(Here’s a slightly edited version of my Facebook post).
Many times I’ve regretted coming back (to my country) mainly because it feels like I’ve left the people (of Yemen) at a time of dire need. On the day of my best friend’s wedding, people decided to revolt around Asr time which was when we were due to have the reception (waleemah) at a nearby restaurant. The taxi driver drove us (Mubina , her dad and I) to the furthest he could, passing by tanks of soldiers (who were scaring the people by shooting at tyres to create fire. It was havoc, people running amok scaring the ish out of us. you ask yourself- so is this it? we’re just gonna die here? it cant wait till next week when i get on my flight home?) and groups of angry men, marching towards the soldiers and punching fists into the air, shouting “irhal! Irhal!” (Leave, leave!) we had to walk a great distance before reaching the restaurant. Soldiers were pointing their rifles at people’s faces. My heart, I remember was slamming against my chest, all we could say was dua. We were carrying the wedding deco to put up at the restaurant. If there was a photographer around it would have made a powerful picture. While everyone was going one way (that is towards the soldiers) , we were going against the crowd, heading towards the restaurant. no women were in sight. nada. zero. sifr. )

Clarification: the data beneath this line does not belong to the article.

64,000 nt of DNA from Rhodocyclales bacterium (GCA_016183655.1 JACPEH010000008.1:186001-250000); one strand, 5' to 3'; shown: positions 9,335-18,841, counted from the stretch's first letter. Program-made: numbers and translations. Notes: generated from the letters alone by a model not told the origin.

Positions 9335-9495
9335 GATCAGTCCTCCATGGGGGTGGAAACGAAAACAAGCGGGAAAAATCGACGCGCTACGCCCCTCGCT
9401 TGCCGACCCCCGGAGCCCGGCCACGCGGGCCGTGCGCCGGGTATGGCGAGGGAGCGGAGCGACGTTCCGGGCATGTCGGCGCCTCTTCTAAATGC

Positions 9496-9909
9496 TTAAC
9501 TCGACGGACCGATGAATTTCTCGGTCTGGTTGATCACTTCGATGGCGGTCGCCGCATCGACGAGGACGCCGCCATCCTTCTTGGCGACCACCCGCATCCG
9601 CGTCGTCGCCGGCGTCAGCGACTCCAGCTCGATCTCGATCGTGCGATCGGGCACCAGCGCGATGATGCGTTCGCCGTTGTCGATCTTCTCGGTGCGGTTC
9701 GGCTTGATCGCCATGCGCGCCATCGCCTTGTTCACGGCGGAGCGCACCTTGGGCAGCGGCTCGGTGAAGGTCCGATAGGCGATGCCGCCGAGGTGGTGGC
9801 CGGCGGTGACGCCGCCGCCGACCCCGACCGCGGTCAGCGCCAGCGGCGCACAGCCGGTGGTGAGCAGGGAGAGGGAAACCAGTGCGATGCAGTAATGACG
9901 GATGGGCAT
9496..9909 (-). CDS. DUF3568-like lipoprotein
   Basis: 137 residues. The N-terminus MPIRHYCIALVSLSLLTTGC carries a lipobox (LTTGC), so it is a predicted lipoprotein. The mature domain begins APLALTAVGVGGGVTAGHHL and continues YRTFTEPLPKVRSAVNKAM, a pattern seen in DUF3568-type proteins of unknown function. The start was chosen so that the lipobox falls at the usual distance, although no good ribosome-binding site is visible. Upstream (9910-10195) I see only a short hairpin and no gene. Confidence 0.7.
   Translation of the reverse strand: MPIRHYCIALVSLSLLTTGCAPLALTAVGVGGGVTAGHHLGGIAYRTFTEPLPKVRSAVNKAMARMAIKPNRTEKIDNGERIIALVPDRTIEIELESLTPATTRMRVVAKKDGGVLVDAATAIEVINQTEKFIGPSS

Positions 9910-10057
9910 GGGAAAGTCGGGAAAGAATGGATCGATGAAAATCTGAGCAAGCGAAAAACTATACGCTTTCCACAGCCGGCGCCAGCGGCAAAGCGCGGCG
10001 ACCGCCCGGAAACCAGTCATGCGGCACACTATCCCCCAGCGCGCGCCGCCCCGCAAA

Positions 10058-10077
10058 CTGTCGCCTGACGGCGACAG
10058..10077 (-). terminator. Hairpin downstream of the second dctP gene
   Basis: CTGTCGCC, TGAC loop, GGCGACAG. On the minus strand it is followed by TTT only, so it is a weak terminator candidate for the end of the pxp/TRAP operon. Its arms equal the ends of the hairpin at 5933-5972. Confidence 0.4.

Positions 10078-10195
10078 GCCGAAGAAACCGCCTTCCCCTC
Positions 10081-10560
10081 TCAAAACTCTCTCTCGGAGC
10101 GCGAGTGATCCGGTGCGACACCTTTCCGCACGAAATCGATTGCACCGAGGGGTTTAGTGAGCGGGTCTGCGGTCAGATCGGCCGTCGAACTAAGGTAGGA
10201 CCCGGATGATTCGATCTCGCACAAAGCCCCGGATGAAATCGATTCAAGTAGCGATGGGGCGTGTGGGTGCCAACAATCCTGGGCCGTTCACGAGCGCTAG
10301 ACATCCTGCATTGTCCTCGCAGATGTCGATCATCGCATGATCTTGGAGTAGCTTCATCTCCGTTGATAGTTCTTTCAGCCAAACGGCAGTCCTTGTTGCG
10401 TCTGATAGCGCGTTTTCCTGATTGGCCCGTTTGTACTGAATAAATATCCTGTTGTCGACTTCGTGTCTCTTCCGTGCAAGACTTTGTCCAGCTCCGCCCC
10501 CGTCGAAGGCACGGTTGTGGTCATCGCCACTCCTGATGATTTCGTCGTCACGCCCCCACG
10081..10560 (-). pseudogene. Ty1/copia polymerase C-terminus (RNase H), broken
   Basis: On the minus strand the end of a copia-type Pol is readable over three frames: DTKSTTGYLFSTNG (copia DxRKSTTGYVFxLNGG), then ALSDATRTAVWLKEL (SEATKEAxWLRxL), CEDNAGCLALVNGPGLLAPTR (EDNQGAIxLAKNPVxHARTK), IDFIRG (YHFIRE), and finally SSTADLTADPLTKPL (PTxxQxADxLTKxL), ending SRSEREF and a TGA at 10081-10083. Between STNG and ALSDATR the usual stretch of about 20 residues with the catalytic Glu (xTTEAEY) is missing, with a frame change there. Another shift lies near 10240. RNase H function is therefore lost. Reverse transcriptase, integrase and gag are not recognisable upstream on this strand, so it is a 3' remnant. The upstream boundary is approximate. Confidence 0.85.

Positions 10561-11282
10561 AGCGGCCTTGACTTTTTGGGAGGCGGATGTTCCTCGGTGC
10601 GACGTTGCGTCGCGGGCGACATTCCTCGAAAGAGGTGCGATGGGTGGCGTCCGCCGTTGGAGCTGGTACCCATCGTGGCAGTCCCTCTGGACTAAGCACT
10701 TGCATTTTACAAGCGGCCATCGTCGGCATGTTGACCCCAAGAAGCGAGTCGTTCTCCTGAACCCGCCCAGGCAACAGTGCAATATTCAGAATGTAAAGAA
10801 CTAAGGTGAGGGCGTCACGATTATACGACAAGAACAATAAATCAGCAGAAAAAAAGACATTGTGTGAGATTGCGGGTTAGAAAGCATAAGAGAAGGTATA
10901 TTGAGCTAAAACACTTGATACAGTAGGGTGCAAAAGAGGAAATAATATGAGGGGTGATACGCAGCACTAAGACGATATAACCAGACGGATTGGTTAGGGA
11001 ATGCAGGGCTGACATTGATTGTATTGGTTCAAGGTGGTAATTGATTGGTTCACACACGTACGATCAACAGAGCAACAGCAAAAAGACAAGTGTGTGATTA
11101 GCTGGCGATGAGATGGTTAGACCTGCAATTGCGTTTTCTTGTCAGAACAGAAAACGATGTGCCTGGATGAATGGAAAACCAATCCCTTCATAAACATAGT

Photo credits to a student who was studying with us there. Check out his instagram: illyanoris
A number of guests especially the ones I invited couldn’t make it due to road blocks. But Alhamdulillah we passed through albeit with great difficulty. And we’re alive- that’s important! Later I got to know that the restaurant called up a bunch of policemen to guard the restaurant for our safety as foreigners.
I remember one time when I was working at the institute teaching English to young adults, the secretary came into the building panting like crazy. A bullet had just flown above her head while she was on a BUS (yes, a public bus) and murdered a man who turned out to be a politician. That means that the killer had just fired through a bus, over the heads of innocent people, just to get to ONE MAN.
Sometimes I regret turning my backs on them. But then I remember that you guys have helped make their situation a lot better by donating to the poor during the past winter. I have a whole lifetime to thank you for that. And guess what, everytime I meet them, they make dua for me and all of you. And the dua of the oppressed is powerful, don’t forget that.
Even when you think no one cares about you, think about the fact that the poor knows you by name, and mentioning you in their prayers.
Allah ystorkom, yhdeekom, ykhalleekom, ybaarik feekom.